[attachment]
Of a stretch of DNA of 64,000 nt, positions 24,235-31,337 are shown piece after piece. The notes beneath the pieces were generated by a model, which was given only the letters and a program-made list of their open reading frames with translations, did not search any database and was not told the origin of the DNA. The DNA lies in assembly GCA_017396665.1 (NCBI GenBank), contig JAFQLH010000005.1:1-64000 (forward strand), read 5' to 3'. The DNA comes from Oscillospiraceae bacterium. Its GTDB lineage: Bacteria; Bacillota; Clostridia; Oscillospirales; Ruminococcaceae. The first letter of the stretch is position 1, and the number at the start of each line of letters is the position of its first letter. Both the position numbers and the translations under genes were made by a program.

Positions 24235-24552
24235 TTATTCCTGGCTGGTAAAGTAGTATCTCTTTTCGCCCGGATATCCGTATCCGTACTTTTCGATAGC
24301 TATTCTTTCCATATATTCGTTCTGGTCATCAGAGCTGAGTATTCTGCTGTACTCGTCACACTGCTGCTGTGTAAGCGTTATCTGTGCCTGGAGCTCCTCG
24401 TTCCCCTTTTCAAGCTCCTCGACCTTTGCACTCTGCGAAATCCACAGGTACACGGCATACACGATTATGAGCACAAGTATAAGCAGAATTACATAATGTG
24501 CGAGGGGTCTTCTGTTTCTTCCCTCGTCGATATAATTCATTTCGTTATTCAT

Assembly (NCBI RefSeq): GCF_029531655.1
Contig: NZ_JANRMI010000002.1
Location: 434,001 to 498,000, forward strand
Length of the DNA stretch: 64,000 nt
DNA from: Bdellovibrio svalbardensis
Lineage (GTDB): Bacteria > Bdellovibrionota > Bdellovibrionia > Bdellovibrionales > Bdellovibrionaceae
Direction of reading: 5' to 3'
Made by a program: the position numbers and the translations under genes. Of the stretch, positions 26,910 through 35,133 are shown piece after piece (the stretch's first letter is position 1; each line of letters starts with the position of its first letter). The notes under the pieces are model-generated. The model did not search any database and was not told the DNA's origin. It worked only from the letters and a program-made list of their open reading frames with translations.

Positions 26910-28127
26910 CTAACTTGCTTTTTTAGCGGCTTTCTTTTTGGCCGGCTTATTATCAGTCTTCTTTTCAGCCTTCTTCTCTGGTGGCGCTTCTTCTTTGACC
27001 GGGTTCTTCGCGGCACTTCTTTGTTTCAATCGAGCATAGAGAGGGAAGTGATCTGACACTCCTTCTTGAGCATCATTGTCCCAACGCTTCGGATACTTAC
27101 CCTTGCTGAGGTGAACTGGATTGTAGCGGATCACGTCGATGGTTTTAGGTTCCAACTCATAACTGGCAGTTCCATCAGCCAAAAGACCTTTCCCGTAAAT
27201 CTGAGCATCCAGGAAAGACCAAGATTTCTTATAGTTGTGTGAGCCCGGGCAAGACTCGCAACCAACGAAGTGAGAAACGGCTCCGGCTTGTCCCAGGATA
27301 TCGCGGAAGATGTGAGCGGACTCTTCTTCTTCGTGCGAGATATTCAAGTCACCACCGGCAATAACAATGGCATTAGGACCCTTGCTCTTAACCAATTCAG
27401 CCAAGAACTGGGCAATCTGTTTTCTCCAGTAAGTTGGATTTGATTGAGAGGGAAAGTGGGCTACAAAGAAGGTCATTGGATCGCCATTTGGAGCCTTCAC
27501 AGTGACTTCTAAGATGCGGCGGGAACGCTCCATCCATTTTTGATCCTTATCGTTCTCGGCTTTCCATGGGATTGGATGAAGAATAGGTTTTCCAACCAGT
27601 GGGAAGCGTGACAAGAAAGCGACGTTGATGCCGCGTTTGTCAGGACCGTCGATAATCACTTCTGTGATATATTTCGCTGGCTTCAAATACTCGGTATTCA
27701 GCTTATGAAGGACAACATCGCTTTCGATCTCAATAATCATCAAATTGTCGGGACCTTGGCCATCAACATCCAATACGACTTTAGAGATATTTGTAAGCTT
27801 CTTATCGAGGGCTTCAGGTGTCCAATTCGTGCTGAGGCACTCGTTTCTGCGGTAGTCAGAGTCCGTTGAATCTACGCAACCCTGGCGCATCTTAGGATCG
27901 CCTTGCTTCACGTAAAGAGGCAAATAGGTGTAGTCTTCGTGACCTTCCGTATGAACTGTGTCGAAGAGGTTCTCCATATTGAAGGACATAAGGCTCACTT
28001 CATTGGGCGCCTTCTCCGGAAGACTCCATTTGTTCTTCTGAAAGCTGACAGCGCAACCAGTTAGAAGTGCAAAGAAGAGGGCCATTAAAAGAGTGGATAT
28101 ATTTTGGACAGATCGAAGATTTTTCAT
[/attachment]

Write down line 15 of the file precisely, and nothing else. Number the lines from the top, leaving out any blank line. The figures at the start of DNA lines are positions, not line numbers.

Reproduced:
Positions 26910-28127